Multiple Use in the National Forests: Rise and Fall or Evolution?
Multiple use, as established by Congress and practiced by USDA Forest Service, has evolved as the guiding principle for national forest management. Concerns, philosophical developments, and congressional debates continue. Is today's ecosystem management an extension of multiple use, or a change in direction that warrants legislative sanction? SAF has an opportunity and a responsibility to help shape the future by participating in and influencing those changes.
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Document Type: Journal Article
Affiliations: Natural Resource Economist and Policy Specialist, Resources, Science, and Industry Division, Congressional Research Service, Library of Congress, Washington, DC 20540-7450
Publication date: 1999-10-01
More about this publication?
- The Journal of Forestry is the most widely circulated scholarly forestry journal in the world. In print since 1902, the Journal has received several national awards for excellence. The mission of the Journal of Forestry is to advance the profession of forestry by keeping forest management professionals informed about significant developments and ideas in the many facets of forestry: economics, education and communication, entomology and pathology, fire, forest ecology, geospatial technologies, history, international forestry, measurements, policy, recreation, silviculture, social sciences, soils and hydrology, urban and community forestry, utilization and engineering, and wildlife management. The Journal is published bimonthly: January, March, May, July, September, and November.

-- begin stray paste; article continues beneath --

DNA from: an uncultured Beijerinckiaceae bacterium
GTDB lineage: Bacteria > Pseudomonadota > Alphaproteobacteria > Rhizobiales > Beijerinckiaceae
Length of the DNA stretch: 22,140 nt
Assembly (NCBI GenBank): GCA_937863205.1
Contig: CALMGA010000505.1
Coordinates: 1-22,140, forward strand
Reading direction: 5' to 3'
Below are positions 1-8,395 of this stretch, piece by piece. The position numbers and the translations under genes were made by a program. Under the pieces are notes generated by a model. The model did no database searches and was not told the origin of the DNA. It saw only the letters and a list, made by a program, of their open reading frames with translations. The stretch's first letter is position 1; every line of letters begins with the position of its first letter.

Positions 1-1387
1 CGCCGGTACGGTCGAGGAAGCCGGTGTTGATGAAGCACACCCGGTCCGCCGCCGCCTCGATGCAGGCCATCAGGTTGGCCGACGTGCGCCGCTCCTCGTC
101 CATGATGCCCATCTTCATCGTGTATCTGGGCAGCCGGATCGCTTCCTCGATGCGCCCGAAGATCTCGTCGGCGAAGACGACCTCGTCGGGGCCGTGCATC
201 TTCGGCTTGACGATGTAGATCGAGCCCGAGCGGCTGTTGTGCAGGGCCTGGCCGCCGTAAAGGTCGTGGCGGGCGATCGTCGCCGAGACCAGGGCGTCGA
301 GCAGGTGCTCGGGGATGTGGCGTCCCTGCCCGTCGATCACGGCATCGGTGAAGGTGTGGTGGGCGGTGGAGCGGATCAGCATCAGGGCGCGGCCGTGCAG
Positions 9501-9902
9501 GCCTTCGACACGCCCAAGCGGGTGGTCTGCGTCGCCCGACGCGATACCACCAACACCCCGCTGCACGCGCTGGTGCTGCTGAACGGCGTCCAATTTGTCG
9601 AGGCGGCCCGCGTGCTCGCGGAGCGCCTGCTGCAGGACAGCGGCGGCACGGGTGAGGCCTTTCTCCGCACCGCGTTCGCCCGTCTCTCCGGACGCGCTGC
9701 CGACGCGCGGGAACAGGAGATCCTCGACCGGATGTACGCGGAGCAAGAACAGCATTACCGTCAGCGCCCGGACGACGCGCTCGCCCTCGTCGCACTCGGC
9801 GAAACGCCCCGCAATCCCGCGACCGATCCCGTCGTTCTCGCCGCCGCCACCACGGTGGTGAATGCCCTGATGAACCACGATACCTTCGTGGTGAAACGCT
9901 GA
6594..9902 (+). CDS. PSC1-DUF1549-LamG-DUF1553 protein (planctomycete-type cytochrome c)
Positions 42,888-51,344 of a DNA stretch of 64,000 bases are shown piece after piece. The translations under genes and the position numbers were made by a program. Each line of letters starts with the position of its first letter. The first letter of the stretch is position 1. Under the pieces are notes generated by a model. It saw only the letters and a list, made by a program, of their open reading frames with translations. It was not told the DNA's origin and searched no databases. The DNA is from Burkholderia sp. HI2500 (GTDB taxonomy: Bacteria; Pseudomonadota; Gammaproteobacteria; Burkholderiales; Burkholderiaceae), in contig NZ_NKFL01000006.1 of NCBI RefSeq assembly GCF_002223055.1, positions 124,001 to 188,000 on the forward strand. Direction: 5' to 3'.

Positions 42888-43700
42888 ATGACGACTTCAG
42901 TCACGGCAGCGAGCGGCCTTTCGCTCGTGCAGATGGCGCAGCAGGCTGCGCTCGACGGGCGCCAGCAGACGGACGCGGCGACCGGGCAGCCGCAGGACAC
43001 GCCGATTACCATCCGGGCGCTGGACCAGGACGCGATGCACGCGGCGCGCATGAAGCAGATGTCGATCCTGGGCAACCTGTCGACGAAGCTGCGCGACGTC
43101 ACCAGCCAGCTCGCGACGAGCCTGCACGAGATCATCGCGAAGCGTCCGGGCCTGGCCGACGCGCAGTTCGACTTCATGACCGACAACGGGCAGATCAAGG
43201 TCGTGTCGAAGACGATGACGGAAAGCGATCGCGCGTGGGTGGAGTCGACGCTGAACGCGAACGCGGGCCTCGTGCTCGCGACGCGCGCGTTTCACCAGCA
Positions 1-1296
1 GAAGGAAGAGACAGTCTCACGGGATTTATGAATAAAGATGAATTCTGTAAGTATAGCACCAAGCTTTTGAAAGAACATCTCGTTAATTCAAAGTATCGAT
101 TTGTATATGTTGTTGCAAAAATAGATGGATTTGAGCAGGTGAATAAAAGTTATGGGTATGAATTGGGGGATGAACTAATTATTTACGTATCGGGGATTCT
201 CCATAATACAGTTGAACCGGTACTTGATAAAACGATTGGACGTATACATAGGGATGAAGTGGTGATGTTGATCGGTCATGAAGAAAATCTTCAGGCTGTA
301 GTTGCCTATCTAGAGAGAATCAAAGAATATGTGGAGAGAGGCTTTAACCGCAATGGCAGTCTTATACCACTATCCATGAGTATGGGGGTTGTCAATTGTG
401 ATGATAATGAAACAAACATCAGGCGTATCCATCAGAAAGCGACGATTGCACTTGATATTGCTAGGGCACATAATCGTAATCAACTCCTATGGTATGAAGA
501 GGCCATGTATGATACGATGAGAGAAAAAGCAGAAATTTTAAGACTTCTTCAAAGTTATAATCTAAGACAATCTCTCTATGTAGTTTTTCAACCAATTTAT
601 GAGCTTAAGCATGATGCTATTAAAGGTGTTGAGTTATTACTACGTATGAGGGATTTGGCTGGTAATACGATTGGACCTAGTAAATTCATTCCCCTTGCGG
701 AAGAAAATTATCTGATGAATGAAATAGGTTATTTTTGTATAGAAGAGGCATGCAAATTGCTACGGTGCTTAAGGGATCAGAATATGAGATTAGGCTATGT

2016 Impact Factor: 1.675 (Rank 20/64 in forestry)
Average time from submission to first decision: 39.6 days*
June 1, 2016 to Feb. 28, 2017
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